- Identify and gather basic information (name, address, manufacturing capacity) on all suppliers throughout the supply chain.
- Reach out to suppliers, ask where they source their cotton and require written responses.
- Review your PO terms and conditions and if needed, add clauses to prevent suppliers from using unknown sources of cotton or cotton sourced using forced labor.
- Modify social compliance procedures to include review and inspection of all facilities for suppliers all the way back to the cotton supplier.
- Consider joining supply chain security and compliance programs like CTPAT and AEO.
Biden Administration will not Immediately Remove Trump China Tariffs
President-Elect Joe Biden told columnist Thomas L. Friedman in a December 2nd interview in the New York Times that he was not going to immediately remove the 25% Section 301 Tariffs imposed by the Trump administration on imported goods from China. Biden plans to prioritize rebuilding and leveraging partnerships with the U.S.’s traditional allies in Europe and Asia to “develop a coherent strategy” in pursuing trade-policy reform with China.
Economic highlights from Flexport Chief Economist Dr. Phil Levy
- A weak US November jobs report shows nonfarm payroll employment rose by 245K, while the unemployment rate fell to 6.7%. The increase in jobs was smaller than expected and left employment 9.8m jobs below the February level. Further, the surveys were conducted in the first half of November, before the worsening of the pandemic.
- The unemployment rate was 3.2 percentage points higher than in February. Its fall also reflects people leaving the labor force. The number of people not in the labor force who wanted a job increased by 448K.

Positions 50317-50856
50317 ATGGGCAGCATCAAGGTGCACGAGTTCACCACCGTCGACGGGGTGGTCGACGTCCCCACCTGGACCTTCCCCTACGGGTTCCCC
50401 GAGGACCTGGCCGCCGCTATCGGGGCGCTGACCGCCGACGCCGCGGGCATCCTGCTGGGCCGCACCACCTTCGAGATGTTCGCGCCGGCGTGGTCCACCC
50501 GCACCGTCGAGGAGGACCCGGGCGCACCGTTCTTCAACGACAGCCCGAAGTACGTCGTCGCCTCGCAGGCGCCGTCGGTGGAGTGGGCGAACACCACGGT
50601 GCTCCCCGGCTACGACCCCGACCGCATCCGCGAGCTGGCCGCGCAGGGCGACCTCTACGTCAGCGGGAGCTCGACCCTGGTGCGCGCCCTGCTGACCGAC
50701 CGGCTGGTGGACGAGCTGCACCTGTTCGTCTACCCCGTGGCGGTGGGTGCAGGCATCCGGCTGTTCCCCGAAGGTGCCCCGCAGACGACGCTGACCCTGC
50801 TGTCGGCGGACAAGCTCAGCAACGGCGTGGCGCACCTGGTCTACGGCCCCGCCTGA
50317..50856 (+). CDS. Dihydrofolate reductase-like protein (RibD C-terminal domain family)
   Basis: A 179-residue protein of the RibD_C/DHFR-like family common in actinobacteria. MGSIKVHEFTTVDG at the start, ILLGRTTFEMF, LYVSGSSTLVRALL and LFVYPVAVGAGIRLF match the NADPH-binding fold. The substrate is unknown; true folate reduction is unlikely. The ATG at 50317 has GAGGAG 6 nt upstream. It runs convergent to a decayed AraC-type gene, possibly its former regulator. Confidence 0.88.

- The US Federal Reserve’s Beige Book reports worries. The regular report on regional economic conditions around the country found higher-than-average growth of manufacturing, distribution and logistics, but mounting concerns about loan delinquencies and the pandemic.
- US October trade expands. For the first month of Q4, imports of goods and services were up 2.1%, and exports were up 2.2%.
- Measuring from January to October, the politically salient trade deficit went from $474B in 2018 to $490B in 2019 to $537B in 2020.
- Chinese trade jumps in November. Measuring from November of 2019, exports were up 21.1% in dollar terms. Imports were up 4.5%.
- China’s strong rebound also seems to be driving up global metal prices.
- EU inflation runs negative for the fourth straight month in November, reflecting weakness.
Freight Market News
Airlines Prepare for Dry Ice Airlines are requesting the Federal Aviation Authority allow increases in the amount of dry ice they can carry. The Wall Street Journal explains that Covid-19 vaccines require sub-freezing temperatures to remain stable, so current limits on the dangerous good aren’t high enough to move the projected number of doses the world needs.
Returns Drive Warehouse Demand This year’s rapid shift to e-commerce, a result of pandemic-related social distance, is creating demand for space to manage reverse logistics. According to FreightWaves, new warehousing requires more space than forward logistics, although some retailers may have to repurpose current distribution centers while awaiting new builds.
Carriers Suspend South China Service Citing reduced local feeder capacity, a slew of carriers announced cancellations throughout South China for the month of January. The Loadstar reports deep-sea carriers have not announced related cancellations yet, but suspensions are expected ahead of the Chinese New Year.
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Please note that the information in our publications is compiled from a variety of sources based on the information we have to date. This information is provided to our community for informational purposes only, and we do not accept any liability or responsibility for reliance on the information contained herein.